Suburban Land Conversion in the United States: An Economic and Governmental Process

By Marion Clawson | Go to book overview

2
SOME MEASURES OF URBANIZATION

Troughout the world today, cities are growing faster than their rural hinterlands in population and in economic activity. Migration to the cities has long characterized many countries. But in recent decades it has been so rapid as not merely to absorb the natural increase of rural people but actually to reduce the population in many rural areas. This urbanization of the world is a complex demographic, economic, social, technological, and political process that has many ramifications and interactions.

Millions of poor people live in urban centers, in what those who do not live there call slums. There are many reasons why this type of urban growth is undesirable and should be discouraged by governments: people live in poverty; antisocial conditions flourish; political instability is encouraged; health hazards are created. Yet the inmigrants who live there have moved to these places voluntarily and would strongly resist returning to farms and small towns.

While the slum is a ubiquitous feature of modern urbanism, living at a high level of personal consumption is also a feature of the modern city. The vast majority of the productive enterprises of modern economies are in cities.

Today's urbanization is but the continuation and acceleration of a process long under way, and there is good reason to believe that it will accelerate and intensify during the coming decades. There is no need to review here the history of the city's development, but a few quantitative measures may be interesting and helpful. Hoyt has estimated that in 1800 only slightly more than 1 percent of the world's population lived in cities of 100,000 or more population; by 1930, the comparable figure was 11 percent; and by 1960, 20 percent.1 The proportion of the population living in cities of over 100,000 in 1960 was quite uneven in different parts of the world. Forty-two percent of Americans were located in such cities. In Europe, excluding the U.S.S.R., the proportion was 33 percent; in the U.S.S.R., 24 percent. Asia as a whole was only 12 percent urbanized, and Africa as a whole only 8 percent.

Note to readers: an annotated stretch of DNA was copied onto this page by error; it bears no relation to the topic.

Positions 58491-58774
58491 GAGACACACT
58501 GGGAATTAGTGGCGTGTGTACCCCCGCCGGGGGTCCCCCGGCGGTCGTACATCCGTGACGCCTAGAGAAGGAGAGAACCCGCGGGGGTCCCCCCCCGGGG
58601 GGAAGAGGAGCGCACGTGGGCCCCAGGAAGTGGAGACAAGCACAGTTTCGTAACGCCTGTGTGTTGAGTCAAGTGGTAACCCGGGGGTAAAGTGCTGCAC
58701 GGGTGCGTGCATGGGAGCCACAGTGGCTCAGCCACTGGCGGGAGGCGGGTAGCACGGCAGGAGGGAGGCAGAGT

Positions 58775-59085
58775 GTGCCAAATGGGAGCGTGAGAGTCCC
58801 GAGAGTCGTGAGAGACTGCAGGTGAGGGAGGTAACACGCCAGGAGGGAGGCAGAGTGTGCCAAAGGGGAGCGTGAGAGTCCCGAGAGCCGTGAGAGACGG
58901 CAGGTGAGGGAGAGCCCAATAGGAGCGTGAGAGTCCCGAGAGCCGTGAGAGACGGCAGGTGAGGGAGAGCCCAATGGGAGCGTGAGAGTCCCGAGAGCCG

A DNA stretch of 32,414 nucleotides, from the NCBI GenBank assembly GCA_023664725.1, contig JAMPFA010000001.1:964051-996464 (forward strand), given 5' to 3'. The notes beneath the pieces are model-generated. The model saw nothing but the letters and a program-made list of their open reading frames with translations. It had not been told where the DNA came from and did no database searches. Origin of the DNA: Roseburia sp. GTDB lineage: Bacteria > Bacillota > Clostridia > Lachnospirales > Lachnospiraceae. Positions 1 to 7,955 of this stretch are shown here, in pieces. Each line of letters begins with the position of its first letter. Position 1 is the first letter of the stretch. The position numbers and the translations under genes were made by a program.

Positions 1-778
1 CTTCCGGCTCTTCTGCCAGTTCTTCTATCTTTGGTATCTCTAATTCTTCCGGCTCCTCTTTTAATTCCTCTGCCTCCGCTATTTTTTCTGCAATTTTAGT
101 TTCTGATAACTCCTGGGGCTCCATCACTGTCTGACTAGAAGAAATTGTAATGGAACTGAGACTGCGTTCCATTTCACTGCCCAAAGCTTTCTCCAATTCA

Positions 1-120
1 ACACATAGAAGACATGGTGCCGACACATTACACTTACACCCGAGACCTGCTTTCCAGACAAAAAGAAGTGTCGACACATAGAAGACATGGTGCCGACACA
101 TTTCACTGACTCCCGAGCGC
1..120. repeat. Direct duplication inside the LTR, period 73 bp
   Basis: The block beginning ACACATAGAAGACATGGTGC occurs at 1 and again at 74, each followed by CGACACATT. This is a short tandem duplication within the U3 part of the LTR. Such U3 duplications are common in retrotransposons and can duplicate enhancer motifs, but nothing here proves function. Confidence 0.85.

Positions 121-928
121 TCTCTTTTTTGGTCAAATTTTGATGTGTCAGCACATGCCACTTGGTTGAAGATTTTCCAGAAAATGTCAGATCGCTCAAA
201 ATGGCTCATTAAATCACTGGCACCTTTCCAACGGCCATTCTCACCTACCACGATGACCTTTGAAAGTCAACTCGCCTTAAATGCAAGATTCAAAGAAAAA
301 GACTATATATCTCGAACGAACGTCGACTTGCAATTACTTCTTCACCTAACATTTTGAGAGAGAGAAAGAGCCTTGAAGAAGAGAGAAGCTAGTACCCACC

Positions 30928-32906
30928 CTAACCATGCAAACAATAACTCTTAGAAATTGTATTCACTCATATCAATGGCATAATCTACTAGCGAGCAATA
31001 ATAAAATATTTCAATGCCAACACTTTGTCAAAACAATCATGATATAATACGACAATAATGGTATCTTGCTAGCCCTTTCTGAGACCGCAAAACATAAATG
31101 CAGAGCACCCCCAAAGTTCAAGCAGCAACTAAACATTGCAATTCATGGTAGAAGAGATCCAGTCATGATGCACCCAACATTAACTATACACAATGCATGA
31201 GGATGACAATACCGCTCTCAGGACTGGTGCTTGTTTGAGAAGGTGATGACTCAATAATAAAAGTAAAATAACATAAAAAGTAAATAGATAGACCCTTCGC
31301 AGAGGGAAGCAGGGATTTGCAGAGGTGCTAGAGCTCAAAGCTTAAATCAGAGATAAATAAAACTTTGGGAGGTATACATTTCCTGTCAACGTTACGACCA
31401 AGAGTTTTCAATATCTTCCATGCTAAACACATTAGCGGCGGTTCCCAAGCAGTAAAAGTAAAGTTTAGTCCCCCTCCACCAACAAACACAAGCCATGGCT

All demographic projections of population for the world as a whole, for each continent, and for each country envisage further striking increases in total numbers of people, even if population planning results in a marked future decline in the rate of increase. Much of this expected national increase in numbers will be located in the cities of the future. The scale of urbanization and the tempo of change are likely to accelerate; the problems, as well as the opportunities, arising out of such urbanization will likewise grow.

____________________
1
Homer Hoyt, "The Growth of Cities from 1800 to 1960 and Forecasts to Year 2000", Land Economics ( May 1963).

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